The Aerospace NDT student challenge is an international competition which is organised by Airbus, Gifas and Safran, and in which different research labs compete.
The goal was to propose a novel Non-Destructive Testing approach and to explicitly demonstrate its superior performance in damage detection and assessment on a complex composite part.
Non-Destructive Testing and Evaluation (NDT&E) is one of the major requirements in aerospace structural design. Appropriate use of NDT guarantees safety in aerospace and is thus a subject of highest attention. The Symposium on NDT in Aerospace has been established in 2008 and is organised on an annual basis to allow to communicate on the latest R&D achievements and to discuss on advanced and improved methods between scientists as well as researchers and industrials.
A novelty this year was the Student Challenge, where mainly postgraduate students had to detect hidden flaws in composite samples. The assignment also included proposing a concept on how to get those damages monitored in the sense of structural health monitoring (SHM), all being inspired by damage tolerant design. Eight teams of four members competed to win the 1st Students Challenge Award.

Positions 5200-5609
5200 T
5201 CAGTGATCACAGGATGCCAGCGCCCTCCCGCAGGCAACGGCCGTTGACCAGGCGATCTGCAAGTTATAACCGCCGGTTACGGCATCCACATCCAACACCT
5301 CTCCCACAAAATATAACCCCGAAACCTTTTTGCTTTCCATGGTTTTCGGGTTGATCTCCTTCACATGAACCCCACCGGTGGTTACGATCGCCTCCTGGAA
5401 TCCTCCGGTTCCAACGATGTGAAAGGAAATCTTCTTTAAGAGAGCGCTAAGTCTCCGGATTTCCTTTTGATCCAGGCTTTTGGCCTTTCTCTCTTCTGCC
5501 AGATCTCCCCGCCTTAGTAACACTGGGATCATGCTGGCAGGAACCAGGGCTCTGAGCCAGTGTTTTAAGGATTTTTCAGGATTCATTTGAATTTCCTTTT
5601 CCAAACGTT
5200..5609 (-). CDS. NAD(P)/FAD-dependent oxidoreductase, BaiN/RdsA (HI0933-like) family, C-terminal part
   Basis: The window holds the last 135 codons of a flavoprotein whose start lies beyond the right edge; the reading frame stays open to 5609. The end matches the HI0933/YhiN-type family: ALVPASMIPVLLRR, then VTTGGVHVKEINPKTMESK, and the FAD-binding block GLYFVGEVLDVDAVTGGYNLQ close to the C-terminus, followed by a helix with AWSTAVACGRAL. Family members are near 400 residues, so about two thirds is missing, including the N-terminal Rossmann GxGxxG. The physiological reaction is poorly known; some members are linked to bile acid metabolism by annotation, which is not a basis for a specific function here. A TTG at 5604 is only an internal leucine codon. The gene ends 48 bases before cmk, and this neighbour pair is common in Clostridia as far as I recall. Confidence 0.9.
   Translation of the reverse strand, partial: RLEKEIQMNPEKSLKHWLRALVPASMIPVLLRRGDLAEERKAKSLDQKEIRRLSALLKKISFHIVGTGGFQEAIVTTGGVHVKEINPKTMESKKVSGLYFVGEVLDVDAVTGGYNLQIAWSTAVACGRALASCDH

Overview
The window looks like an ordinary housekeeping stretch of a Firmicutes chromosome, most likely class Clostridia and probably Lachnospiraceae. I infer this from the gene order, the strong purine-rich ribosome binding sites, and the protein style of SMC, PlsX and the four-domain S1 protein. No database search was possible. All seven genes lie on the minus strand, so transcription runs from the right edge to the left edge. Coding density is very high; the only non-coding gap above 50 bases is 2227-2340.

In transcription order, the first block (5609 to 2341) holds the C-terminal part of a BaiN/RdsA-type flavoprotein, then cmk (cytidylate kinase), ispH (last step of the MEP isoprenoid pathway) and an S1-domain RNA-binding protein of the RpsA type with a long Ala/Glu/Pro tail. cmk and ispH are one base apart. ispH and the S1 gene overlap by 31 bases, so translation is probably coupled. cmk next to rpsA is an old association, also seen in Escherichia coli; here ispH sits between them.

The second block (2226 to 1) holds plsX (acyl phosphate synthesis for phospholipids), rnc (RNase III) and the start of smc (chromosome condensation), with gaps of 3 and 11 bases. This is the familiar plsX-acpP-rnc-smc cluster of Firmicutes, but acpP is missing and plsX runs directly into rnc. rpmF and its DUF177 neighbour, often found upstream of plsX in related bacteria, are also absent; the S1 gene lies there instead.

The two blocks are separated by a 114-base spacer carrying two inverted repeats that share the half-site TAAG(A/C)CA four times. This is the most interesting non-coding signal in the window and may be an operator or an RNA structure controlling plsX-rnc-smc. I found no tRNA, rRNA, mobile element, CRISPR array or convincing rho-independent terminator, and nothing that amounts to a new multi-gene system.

Very strong research labs from different countries (Germany, Poland, Spain, France, UK … ) participated. The jury consisted of both academia and aerospace industry. The UGent-MMS team used both thermal waves and elastic waves to look inside materials for defects, and was selected as winner because of their excellent defect detection and sizing, highly innovative nature and good practicality under industrial conditions.
The NDT team is a part of the research group Mechanics of Materials and Structures (UGent-MMS), which is within the department Materials, Textiles and Chemical Engineering.
The research leading to this award has been obtained within SBO project DETECT-IV (Grant no. 160455), which fits in the SIM research program MacroModelMat (M3) coordinated by Siemens (Siemens Digital Industries Software, Belgium) and funded by SIM (Strategic Initiative Materials in Flanders) and VLAIO (Flemish government agency Flanders Innovation & Entrepreneurship). And also within FWO fellowships 1S11520N, 1148018N and 12T5418N.